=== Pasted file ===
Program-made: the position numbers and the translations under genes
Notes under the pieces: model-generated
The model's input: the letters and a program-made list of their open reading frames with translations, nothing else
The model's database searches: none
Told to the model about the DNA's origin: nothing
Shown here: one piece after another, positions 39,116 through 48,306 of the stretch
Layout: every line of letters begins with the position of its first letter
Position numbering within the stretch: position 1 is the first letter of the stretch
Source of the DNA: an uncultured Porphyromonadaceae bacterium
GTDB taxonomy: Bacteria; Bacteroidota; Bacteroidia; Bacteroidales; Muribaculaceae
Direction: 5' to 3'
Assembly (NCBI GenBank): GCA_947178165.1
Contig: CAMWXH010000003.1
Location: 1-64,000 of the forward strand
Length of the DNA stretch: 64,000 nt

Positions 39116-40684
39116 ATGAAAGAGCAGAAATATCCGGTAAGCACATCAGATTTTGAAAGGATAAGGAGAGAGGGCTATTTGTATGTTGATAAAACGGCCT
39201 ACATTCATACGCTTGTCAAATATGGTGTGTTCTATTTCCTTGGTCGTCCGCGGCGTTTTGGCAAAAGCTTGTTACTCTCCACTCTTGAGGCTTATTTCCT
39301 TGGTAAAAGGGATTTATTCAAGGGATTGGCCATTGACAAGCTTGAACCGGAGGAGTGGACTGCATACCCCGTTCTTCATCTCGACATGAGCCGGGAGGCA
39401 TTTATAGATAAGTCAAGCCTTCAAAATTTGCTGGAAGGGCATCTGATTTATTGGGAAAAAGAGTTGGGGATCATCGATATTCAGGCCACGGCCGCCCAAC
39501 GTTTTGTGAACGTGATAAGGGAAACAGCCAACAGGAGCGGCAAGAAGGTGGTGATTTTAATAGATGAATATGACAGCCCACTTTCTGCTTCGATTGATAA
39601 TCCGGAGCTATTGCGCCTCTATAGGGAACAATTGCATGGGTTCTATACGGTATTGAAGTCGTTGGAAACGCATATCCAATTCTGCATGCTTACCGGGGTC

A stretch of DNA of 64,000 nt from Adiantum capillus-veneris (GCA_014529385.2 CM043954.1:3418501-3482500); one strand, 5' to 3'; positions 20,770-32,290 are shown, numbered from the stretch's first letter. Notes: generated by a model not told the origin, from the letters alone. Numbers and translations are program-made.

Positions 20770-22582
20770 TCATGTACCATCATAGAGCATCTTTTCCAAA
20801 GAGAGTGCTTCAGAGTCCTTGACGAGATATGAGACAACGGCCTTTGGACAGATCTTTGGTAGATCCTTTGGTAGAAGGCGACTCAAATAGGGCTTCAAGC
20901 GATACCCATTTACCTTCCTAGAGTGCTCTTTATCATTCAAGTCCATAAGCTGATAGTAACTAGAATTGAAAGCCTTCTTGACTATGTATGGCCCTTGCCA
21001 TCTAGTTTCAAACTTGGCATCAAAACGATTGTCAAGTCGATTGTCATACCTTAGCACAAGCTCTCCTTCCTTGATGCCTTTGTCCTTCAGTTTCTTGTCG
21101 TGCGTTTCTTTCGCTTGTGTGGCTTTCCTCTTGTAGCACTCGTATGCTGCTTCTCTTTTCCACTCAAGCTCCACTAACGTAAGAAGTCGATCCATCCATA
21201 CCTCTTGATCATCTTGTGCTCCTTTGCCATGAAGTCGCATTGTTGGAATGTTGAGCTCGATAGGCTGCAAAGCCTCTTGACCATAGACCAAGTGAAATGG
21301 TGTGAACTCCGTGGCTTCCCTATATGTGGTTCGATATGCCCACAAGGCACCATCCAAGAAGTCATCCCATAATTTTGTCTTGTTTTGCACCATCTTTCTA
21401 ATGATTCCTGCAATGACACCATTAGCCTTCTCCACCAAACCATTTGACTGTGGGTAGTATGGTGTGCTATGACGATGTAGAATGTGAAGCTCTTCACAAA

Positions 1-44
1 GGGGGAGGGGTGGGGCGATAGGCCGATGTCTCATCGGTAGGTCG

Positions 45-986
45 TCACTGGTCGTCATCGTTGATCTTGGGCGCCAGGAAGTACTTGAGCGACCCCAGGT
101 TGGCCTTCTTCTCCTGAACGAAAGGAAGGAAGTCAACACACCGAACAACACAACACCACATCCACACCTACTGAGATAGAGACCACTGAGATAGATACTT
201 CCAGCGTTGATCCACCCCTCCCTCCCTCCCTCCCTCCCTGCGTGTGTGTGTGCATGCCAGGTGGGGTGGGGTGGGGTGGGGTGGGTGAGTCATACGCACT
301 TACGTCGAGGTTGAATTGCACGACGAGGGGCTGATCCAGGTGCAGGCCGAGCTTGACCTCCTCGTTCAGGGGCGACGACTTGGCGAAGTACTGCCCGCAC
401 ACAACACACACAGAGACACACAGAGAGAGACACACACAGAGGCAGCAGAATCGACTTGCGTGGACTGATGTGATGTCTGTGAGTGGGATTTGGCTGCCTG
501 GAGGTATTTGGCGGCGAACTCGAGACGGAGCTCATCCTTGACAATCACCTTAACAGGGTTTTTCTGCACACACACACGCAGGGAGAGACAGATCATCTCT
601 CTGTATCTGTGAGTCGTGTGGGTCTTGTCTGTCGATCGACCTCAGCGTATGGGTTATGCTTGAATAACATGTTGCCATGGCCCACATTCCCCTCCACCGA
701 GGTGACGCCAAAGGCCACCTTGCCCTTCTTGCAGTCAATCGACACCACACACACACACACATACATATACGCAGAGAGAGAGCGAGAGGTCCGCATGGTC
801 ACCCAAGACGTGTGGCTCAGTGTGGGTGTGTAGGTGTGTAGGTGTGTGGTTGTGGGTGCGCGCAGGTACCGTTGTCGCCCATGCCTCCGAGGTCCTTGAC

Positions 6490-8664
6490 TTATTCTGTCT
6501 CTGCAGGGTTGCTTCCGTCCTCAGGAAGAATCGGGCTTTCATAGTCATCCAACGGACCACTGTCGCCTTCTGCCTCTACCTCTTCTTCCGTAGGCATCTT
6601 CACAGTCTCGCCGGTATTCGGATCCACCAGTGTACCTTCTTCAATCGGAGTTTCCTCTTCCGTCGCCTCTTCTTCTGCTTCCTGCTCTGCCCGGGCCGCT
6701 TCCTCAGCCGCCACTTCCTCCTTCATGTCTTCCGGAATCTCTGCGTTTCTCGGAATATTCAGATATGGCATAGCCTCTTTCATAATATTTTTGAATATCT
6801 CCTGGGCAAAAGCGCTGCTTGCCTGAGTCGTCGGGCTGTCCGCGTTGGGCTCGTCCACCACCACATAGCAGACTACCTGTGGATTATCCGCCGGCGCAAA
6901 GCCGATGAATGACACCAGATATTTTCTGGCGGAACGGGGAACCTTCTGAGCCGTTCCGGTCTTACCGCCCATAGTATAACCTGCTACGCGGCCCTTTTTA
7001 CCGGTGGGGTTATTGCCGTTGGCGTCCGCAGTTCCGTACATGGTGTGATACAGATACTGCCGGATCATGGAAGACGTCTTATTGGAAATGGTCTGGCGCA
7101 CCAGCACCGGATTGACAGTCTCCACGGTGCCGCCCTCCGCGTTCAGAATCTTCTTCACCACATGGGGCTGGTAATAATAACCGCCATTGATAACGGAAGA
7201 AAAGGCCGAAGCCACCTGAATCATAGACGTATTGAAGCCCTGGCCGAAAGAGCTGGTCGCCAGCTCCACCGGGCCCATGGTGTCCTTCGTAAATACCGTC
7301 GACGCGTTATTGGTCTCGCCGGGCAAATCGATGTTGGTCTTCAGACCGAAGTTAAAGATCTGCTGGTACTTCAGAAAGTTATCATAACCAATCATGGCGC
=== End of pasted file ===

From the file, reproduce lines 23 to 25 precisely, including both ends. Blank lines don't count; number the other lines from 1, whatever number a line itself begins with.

A stretch of DNA of 64,000 nt from Adiantum capillus-veneris (GCA_014529385.2 CM043954.1:3418501-3482500); one strand, 5' to 3'; positions 20,770-32,290 are shown, numbered from the stretch's first letter. Notes: generated by a model not told the origin, from the letters alone. Numbers and translations are program-made.

Positions 20770-22582
20770 TCATGTACCATCATAGAGCATCTTTTCCAAA